This latest installment of “Give them a shoutout before they’re dead” needs to have its title adjusted to “Give them a shoutout before they’re ALL dead.” The Velvet Underground – during its years when Lou Reed, “the poet of destruction” himself, was its creative heart and soul – was magnificent.
Pictured here are (in rear) Lou “Ostrich Guitar” Reed, Sterling Morrison and John Yule sporting his Dark Lord Satan ‘stache. In the front are the legendary blonde goddess Nico and drummer Maureen Tucker, as always looking like someone photo-shopped a slightly startled 12 year old boy into the group’s picture. (I love Maureen, it’s just a joke.)
Lou Reed is dead but before all the members are gone I decided to do a shoutout to the group that DEFINED being ahead of their time. The Velvet Underground’s influence on music ran so deep it was like the proverbial “Citizen Kane Effect” – its innovations became so universally employed by others that it’s easy to forget there was a time when they WEREN’T being used.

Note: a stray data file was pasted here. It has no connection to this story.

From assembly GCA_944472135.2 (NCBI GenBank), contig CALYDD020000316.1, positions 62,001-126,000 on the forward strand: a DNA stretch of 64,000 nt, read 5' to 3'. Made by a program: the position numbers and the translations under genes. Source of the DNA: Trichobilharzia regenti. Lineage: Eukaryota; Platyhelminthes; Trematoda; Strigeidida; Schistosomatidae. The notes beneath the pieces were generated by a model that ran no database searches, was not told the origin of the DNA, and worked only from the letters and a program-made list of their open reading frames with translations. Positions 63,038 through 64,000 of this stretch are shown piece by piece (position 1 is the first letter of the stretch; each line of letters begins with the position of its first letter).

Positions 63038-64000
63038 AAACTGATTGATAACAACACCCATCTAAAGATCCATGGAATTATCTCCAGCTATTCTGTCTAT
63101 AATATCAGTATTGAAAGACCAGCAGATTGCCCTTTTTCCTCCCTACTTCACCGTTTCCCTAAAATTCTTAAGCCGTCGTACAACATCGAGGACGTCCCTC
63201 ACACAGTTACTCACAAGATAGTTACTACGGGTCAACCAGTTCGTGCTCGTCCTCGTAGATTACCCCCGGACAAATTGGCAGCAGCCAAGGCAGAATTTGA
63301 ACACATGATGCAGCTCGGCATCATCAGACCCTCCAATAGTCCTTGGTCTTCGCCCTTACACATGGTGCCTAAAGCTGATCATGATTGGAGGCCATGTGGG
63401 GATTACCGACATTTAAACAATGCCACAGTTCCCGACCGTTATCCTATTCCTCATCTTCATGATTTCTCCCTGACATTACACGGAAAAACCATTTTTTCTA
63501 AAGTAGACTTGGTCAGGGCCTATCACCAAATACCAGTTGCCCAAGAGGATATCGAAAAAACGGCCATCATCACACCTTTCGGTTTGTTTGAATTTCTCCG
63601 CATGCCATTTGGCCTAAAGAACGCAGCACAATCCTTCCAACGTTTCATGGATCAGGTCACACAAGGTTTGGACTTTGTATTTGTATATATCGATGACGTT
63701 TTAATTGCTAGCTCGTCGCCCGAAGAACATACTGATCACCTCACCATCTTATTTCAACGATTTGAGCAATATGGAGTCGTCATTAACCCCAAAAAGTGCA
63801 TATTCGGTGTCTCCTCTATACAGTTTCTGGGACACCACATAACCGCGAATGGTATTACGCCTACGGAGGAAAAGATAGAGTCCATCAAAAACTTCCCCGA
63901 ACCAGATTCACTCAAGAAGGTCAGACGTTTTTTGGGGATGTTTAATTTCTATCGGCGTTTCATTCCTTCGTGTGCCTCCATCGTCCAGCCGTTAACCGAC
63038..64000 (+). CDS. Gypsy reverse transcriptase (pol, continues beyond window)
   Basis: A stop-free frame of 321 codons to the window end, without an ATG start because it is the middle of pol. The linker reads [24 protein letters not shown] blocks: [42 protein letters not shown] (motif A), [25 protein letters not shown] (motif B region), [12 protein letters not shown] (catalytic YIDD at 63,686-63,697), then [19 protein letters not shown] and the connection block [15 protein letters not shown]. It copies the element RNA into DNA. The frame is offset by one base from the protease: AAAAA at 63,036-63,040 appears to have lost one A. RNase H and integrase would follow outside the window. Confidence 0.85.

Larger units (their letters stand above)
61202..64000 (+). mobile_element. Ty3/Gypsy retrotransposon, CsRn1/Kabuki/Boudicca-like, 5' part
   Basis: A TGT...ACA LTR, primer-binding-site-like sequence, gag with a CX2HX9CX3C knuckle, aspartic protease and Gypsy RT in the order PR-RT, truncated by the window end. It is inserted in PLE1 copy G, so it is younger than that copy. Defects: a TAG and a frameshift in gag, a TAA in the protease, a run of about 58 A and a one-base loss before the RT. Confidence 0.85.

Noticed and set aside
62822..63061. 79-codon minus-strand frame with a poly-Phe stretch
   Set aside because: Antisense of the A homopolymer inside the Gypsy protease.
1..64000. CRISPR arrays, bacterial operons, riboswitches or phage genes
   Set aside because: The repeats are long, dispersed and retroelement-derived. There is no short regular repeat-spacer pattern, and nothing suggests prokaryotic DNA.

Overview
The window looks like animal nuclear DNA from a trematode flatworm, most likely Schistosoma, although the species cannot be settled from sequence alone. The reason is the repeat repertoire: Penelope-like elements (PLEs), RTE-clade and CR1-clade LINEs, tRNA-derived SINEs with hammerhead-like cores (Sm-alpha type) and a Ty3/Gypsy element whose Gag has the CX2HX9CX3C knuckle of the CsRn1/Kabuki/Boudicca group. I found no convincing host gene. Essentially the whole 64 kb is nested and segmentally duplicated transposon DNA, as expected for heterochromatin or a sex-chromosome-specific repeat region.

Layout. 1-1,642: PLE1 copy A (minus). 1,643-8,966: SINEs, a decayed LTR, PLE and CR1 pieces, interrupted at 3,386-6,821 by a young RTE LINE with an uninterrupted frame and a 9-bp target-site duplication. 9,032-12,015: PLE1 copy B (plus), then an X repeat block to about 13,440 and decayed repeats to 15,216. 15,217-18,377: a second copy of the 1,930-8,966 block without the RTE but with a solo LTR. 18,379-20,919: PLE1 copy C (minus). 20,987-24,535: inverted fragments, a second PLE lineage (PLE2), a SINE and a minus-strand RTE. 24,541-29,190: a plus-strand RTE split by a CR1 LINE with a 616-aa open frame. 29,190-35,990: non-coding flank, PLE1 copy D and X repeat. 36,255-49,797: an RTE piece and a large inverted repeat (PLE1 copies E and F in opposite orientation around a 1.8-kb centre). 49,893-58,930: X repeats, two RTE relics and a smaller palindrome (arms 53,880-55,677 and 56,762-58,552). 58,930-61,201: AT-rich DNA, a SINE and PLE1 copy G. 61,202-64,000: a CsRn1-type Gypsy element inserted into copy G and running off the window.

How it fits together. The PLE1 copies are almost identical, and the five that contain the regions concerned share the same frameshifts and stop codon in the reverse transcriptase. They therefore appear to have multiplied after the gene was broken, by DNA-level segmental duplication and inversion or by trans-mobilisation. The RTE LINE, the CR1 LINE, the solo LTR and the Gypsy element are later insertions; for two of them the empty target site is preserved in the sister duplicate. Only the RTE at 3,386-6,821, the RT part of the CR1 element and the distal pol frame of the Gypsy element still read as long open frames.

We all know Brian Eno’s legendary line about how – though only 30,000 copies of the Velvet Underground’s 1967 debut album were sold – “everyone who bought a copy started a band of their own.” There are times when it seems like that wasn’t just hype. Hell, I often argue that the Prince song All The Critics Love U In New York seems inspired by the Velvet Undergound piece The Black Angel’s Death Song.
Here’s the song Heroin, one of the group’s most haunting. The way Lou Reed conveys the hopelessness and obsessiveness of heroin addiction makes this the furthest thing from what it was often accused of being – a song glorifying drug use.
Hardly. Reed hammers home every unappealing aspect of enslavement to the drug while taking the listener up and down on the highs and the inevitable crashes. Even sex becomes a mere secondary (maybe even tertiary) consideration as heroin takes over.
Anybody who would listen to this song and say “I gotta try some of that!” was doomed from the minute they crawled out of the womb anyway.